15/01/2018

Meeting Mauritania at ZAM | Fighting a just and complex struggle against slavery and racism

Blog / By ZAM Reporter
Photo: IRA president Biram Dah Abeid at the right hand side of writer and activist Conny Braam. Photo: IRA president Biram Dah Abeid at the right hand side of writer and activist Conny Braam.

On 20 December 2017, Biram Dah Abeid, leader of the Mauritanian l'Initiative pour la résurgence du mouvement abolitionniste (IRA) met with members of the ZAM Team and Conny Braam, former president of the Anti-Apartheids Beweging Nederland (AABN).

Slavery and racism are much alive in todays' Mauritania. While forbidden by law, the practice of enslavement lives on in thousands of households, in factories and in agriculture. “Judges, politicians, the police, they all conveniently look away when asked to maintain the law since many of them have people enslaved themselves”, Dah Abeid says. Once enslaved himself, he is now the frontrunner in a campaign against these practices. It has made his life difficult, he is under constant watch of the security forces. Visiting Europe, Dah Abeid seeks to mobilise international solidarity with his struggle.

“I am deeply impressed by the first hand testimonies by Dah Abeid and members of exiled Mauritanians who accompanied Dah Abeid”, says Conny Braam. “The movement against slavery and racism in Mauritania operates under extremely difficult circumstances but deserves our full support.”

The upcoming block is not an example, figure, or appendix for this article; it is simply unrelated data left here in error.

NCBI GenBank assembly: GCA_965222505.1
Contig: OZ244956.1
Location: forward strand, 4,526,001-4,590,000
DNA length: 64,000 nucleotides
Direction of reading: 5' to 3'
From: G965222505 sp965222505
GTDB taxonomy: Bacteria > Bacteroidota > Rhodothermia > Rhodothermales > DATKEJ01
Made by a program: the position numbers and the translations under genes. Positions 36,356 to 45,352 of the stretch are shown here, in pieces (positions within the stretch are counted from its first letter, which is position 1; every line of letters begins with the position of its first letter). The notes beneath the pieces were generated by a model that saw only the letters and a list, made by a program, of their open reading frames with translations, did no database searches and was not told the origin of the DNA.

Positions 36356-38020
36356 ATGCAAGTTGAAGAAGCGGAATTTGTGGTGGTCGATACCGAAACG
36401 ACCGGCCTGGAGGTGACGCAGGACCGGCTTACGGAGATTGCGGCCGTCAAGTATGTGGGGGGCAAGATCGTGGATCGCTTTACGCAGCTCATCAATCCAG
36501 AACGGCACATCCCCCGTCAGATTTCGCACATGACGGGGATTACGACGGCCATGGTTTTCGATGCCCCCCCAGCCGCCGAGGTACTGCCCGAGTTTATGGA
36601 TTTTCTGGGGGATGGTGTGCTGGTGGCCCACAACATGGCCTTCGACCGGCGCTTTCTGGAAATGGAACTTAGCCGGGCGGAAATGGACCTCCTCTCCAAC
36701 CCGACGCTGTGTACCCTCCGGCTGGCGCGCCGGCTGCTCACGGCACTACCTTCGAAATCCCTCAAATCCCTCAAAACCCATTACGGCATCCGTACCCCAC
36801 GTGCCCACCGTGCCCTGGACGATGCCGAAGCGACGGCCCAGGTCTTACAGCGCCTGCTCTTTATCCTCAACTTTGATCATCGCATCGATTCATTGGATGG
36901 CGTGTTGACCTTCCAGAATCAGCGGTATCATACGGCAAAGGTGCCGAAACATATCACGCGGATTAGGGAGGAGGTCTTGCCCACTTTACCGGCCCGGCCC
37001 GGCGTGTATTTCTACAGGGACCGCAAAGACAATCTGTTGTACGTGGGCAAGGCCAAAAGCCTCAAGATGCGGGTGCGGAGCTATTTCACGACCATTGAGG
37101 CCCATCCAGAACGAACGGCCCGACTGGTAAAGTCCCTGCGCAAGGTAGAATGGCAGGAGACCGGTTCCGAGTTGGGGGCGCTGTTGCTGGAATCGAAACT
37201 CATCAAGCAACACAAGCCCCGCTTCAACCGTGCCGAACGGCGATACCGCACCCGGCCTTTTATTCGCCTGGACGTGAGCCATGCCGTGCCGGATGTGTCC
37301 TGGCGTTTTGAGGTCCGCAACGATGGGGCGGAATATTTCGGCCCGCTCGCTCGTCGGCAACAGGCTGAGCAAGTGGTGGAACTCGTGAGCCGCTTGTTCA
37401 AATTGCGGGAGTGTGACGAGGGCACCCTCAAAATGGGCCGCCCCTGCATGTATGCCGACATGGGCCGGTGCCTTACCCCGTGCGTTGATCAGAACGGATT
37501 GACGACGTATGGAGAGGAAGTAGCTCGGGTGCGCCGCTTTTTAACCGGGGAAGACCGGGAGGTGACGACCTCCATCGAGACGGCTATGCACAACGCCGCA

One of these circumstances, Dah Abeid, emphasised, was the ignorance in parts of the international community. This ranges from a serious lack of knowledge to a strategic under-prioritizing of the prevalence and perseverance of the practices. “The United States are quiet under Trump because of strategic military interests in the 'war on terror.' (…) Another obstacle is the fact that our struggle is targeting people who claim that the Qur'an legitimises their practices. In the Islamic republic of Mauritania, the struggle between slaveholders and activists is not simply between white and black.'

However, some liberal progressive voices within the upper class of Mauritanian society have turned against the practices of slavery and racism.

ZAM and the Netherlands branch of IRA will continue to engage on future collaborations and solidarity.